POM. Last, last question. The issue of elections and violence. I think most people would agree that to have elections now or in the very near future would be impossible, would not be free or fair given the level of violence and the possibilities of intimidation. Must the violence be brought under control before you can have elections, but on the other hand if you keep postponing the elections to bring the violence under control you simply add fuel to the violence?

DDV. I think it will solve itself, it can be handled, it can be managed once we get that kind of commitment from all the leaders to say we fight violence, we join forces to fight violence, we meet one another, we engage in the kind of talk which is counter to violence and we instruct our people publicly and openly and privately on the ground not to participate. Then the violence will come down. It can never reach the level in this country where you will have a no violence situation before you can have elections. I accept that violence there will be. But if there's an atmosphere amongst the political players, a commitment atmosphere, a plain open commitment that really they are all fighting this.

POM. Does that mean, this refers back to a previous question, that the ANC must abandon this insistence that it is the government that is the major cause of destabilisation, the major cause of the violence?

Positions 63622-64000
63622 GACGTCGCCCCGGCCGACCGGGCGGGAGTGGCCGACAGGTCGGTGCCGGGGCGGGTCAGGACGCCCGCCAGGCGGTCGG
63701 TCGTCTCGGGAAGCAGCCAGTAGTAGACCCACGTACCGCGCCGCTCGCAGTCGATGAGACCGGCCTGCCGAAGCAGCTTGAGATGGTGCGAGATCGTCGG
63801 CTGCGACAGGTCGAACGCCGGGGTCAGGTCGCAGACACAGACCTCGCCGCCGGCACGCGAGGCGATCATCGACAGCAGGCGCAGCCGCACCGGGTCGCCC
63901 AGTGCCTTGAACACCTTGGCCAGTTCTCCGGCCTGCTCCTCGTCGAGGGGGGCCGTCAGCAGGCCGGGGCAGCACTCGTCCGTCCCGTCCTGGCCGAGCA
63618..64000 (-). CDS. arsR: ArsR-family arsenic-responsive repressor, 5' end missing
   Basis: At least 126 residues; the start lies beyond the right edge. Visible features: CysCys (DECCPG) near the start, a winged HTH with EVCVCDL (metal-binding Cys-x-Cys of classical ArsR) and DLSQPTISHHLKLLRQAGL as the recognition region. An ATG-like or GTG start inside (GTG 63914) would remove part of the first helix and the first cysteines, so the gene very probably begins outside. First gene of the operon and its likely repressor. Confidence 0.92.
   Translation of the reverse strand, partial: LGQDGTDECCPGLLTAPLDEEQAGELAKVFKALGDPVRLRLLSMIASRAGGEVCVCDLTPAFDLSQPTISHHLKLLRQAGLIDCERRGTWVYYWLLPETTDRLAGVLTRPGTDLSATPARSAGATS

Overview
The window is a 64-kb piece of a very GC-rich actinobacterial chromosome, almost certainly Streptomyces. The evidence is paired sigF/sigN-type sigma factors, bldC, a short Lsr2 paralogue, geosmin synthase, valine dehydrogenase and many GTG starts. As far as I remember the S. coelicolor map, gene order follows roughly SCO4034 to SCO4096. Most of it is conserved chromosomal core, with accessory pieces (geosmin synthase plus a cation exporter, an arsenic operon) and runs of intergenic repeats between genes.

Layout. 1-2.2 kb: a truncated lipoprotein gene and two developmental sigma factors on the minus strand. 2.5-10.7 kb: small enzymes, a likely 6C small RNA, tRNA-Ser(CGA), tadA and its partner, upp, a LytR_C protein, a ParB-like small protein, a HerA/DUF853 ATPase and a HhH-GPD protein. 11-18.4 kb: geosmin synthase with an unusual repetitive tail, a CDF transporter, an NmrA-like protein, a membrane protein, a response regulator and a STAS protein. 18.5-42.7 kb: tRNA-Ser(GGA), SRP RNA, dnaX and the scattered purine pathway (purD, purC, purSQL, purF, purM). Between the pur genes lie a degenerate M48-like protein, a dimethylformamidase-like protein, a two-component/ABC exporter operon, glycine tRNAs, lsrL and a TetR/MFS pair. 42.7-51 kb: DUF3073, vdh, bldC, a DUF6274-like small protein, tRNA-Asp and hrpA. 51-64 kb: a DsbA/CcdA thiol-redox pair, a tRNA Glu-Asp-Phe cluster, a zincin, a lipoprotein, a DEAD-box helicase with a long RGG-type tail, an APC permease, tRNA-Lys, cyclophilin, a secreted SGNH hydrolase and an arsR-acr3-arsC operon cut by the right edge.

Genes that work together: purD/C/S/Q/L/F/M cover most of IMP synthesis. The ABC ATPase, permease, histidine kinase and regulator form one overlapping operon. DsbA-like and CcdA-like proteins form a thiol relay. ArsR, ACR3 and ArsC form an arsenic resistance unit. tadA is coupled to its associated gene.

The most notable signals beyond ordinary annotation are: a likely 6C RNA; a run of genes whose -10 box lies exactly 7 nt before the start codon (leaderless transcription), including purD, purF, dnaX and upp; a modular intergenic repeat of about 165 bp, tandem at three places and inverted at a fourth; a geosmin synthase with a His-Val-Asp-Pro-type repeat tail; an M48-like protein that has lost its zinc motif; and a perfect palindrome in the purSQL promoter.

DDV. Certainly I think that is one area. As long as they continue with that it will be extremely difficult. We don't go around and say it's the ANC all the time. The President has never, ever blamed any party. He has always been positive in saying only if the political leadership in this country really meet and put their heads together and work together can we solve this. That's why I say as long as they go round and call de Klerk a nazi and the government murderers and whatever, I mean you're inflaming the situation. And that would be a pre-condition that the leaders will meet regularly and work down the climate and that is where the Peace Accord is beginning to have an effect and I think if we strengthen it and regional conflict solution mechanisms are working, then the people together - now we have the situation, Inkatha is now withdrawing because of certain things. But even just if it's a forum where they can say, but Mandela can't say in the United Nations we are guilty of this and this, and let the forum then talk about it. So Mandela will be cautious next time, as de Klerk must be cautious. There must be a discipline of this kind and we must use it now. Now that it's really getting to be successful I see more and more of the leaders, Inkatha and also the ANC, are more reluctant to give their full weight to the Peace Accord. We hope that will be turned around. We hope that we can really succeed in building on that foundation. It's a foundation which should not be discarded.

POM. Thank you very much. You've been very generous.

DDV. You're welcome.

PAT. How can any party that conducted apartheid think that it can become the party of the majority in the near future?